Egypt’s industry minister withdraws from meeting with MPs amid exchange on private monopolies

Gamal Essam El-Din , Sunday 17 Nov 2019

The minister left the meeting after a verbal exchange with parliament's Deputy Speaker Soliman Wahdan

Amr Nassar
File Photo: Egypt's trade and industry minister Amr Nassar (Photo: Al-Ahram)

After a brief meeting with parliament’s Industrial Committee Sunday morning, Minister of Trade and Industry Amr Nassar decided to withdraw following a verbal clash with parliament’s Deputy Speaker Soliman Wahdan.

Nassar, who was addressing the meeting on market monopolies and problems facing industrial investors, refused to answer a question asked by Wahdan on the proliferation of private monopolies of trademarks in Egypt’s local market and corruption in the area of industrial lands.

“Do you know that one importer — and he is not Egyptian — is monopolising the import of ceramics and porcelain on the local market, and that there are a handful of importers doing the same with other goods,” asked Wahdan.

When Nasser answered, “I do not know what you're speaking about," Wahdan said, “This is a large fault, and if you do not like my questions, please leave the meeting and goodbye.”

Angered by Wahdan’s words, Nasser decided to withdraw. Head of the Committee Farag Amer pleaded that Nasser stay, but he refused.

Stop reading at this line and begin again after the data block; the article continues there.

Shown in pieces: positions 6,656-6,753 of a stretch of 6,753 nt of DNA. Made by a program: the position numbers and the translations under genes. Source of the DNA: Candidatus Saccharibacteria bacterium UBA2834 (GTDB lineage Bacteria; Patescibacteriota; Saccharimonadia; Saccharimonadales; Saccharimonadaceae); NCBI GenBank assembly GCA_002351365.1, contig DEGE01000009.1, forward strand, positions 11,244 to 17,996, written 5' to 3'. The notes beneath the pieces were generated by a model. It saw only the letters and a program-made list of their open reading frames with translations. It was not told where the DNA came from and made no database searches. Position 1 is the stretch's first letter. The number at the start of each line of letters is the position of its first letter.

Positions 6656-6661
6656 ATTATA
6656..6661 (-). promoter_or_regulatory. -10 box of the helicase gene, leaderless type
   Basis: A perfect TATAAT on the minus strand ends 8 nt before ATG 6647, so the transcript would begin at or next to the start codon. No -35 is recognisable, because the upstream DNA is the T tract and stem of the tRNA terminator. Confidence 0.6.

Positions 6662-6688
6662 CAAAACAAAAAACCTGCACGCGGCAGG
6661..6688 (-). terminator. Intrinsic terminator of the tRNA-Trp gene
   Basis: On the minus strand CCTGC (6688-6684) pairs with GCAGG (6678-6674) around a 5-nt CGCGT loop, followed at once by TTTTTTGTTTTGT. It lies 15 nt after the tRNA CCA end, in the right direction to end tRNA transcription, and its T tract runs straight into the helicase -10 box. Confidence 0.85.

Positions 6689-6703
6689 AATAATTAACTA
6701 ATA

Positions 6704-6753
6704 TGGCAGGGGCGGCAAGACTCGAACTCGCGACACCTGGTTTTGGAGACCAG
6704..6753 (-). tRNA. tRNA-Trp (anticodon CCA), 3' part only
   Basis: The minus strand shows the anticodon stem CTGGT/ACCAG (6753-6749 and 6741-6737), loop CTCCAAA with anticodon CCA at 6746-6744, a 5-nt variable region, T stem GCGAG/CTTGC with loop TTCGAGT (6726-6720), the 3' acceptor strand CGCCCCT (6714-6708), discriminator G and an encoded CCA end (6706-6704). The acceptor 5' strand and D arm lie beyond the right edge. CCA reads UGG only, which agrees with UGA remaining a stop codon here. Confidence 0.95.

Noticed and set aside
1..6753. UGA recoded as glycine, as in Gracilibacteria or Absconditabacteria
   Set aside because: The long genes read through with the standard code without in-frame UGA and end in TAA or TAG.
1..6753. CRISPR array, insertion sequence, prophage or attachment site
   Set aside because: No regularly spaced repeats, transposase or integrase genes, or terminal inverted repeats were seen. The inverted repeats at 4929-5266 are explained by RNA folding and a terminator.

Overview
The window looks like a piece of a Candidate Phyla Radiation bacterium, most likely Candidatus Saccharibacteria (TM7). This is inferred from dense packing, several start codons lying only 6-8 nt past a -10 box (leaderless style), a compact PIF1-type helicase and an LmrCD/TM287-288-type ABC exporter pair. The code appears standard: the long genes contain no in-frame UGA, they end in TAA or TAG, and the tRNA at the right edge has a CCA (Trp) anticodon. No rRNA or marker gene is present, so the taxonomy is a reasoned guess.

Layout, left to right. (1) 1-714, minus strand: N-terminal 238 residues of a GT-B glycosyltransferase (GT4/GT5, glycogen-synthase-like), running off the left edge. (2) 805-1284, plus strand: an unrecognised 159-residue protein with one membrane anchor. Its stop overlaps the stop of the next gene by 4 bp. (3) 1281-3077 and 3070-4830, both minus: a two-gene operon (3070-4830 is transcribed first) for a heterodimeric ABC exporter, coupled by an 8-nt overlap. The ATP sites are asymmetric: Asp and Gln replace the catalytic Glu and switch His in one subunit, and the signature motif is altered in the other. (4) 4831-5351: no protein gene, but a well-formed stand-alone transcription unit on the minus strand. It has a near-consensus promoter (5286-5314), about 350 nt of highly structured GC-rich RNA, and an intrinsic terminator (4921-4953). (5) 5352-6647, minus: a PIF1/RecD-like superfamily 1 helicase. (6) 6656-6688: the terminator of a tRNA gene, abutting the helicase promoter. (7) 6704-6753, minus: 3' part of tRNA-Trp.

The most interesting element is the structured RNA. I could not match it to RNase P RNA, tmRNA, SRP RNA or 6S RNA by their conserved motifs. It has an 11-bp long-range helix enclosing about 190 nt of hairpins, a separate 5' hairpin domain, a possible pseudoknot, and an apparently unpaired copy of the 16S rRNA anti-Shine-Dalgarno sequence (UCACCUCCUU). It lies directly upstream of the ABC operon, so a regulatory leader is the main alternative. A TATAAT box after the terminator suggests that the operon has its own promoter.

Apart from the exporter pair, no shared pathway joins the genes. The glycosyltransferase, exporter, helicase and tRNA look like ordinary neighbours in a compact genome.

Before leaving, Nasser told MPs that the government’s policy of allocating lands to industrial projects does not seek generating any margin of profits.

“Besides,” said Nasser, “the government allocates lands only after its provides them with all the necessary utilities, primarily electricity and water, to be ready for operation at once.”

MPs, however, complained that investors who were allocated lands to establish projects are currently facing many problems because of a lack of utilities.

MP Evelyn Boutros said many investors in the new industrial city of Damietta have lost investments worth of millions of pounds due to a lack of public services and necessary utilities.

“They invested in the furniture industry, but at the end they decided to quit the land after they incurred a lot of losses,” said Boutros.

Amer, an Alexandria industrialist, said industrial investors had already complained that their projects on new lands have not yet been provided with electricity and that this costs them significant losses.

MP Mamdouh Emara said a fact-finding committee should be formed to investigate corruption in the area of allocating lands.

“As far as we know, there are a handful of brokers who charge illegal money from investors who were allocated lands,” said Emara.

In response, Nassar asked Emara, “Please give me a list of the names of those brokers, or lodge a complaint with the prosecutor general or the Administrative Control Authority.”

Joining forces, MP Radwan El-Zayati asserted that a handful of brokers have monopolised the allocation of lands to industrial investors. “There is a lot of corruption and injustice in this sector and we hope Minister Nasser will investigate this,” said El-Zayati.

Wahdan said Egypt has the largest industrial base in the region. “We should safeguard this base against monopolies, but it is deplorable that Minister Nassar is completely unaware of the corruption in this sector,” he added. 

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